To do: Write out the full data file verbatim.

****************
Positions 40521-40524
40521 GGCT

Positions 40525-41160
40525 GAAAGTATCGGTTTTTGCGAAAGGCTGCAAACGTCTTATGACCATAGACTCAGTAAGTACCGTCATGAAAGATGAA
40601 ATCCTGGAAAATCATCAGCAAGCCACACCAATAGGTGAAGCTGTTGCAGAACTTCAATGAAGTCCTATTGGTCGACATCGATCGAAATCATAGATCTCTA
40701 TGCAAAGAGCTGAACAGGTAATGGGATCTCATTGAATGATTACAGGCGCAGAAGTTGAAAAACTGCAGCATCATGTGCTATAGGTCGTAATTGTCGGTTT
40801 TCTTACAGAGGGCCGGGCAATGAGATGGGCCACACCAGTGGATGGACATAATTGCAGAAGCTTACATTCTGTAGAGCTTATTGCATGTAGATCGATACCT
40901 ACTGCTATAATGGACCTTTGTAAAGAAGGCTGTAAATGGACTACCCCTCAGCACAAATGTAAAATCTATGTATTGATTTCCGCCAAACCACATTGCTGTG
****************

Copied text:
Positions 40521-40524
40521 GGCT

Positions 40525-41160
40525 GAAAGTATCGGTTTTTGCGAAAGGCTGCAAACGTCTTATGACCATAGACTCAGTAAGTACCGTCATGAAAGATGAA
40601 ATCCTGGAAAATCATCAGCAAGCCACACCAATAGGTGAAGCTGTTGCAGAACTTCAATGAAGTCCTATTGGTCGACATCGATCGAAATCATAGATCTCTA
40701 TGCAAAGAGCTGAACAGGTAATGGGATCTCATTGAATGATTACAGGCGCAGAAGTTGAAAAACTGCAGCATCATGTGCTATAGGTCGTAATTGTCGGTTT
40801 TCTTACAGAGGGCCGGGCAATGAGATGGGCCACACCAGTGGATGGACATAATTGCAGAAGCTTACATTCTGTAGAGCTTATTGCATGTAGATCGATACCT
40901 ACTGCTATAATGGACCTTTGTAAAGAAGGCTGTAAATGGACTACCCCTCAGCACAAATGTAAAATCTATGTATTGATTTCCGCCAAACCACATTGCTGTG